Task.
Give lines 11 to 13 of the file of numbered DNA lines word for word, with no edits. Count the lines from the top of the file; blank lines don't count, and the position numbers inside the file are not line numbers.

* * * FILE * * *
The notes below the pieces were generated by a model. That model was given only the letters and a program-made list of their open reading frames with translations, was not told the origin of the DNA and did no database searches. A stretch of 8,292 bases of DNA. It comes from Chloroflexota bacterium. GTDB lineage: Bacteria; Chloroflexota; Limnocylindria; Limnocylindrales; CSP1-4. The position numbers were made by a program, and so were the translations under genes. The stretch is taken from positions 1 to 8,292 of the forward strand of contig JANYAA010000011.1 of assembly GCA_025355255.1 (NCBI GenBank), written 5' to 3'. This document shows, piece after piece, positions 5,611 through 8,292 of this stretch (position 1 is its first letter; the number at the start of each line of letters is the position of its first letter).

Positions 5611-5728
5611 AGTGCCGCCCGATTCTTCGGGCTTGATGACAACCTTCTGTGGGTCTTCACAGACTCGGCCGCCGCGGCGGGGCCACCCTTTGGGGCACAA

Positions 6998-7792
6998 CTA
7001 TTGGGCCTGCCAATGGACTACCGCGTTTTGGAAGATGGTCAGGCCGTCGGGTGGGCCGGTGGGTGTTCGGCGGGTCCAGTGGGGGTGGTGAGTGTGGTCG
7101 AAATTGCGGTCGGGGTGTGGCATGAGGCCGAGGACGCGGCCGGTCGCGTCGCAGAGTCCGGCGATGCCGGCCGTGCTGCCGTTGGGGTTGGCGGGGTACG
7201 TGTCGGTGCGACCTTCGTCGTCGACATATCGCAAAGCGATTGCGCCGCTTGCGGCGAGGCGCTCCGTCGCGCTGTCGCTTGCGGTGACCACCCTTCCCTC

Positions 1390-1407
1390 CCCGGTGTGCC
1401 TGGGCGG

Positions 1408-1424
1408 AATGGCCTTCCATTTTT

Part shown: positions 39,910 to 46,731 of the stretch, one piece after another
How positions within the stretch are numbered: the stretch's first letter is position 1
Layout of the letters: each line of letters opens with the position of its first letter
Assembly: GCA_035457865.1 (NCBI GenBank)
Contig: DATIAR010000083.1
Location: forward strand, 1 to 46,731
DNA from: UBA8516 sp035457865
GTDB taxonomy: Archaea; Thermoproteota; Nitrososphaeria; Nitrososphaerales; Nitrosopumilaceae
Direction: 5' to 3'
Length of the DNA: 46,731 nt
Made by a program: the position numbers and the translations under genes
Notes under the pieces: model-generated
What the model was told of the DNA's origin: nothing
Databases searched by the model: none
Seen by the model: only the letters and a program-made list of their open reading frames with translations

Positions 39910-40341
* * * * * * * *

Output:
1401 TGGGCGG

Positions 1408-1424
1408 AATGGCCTTCCATTTTT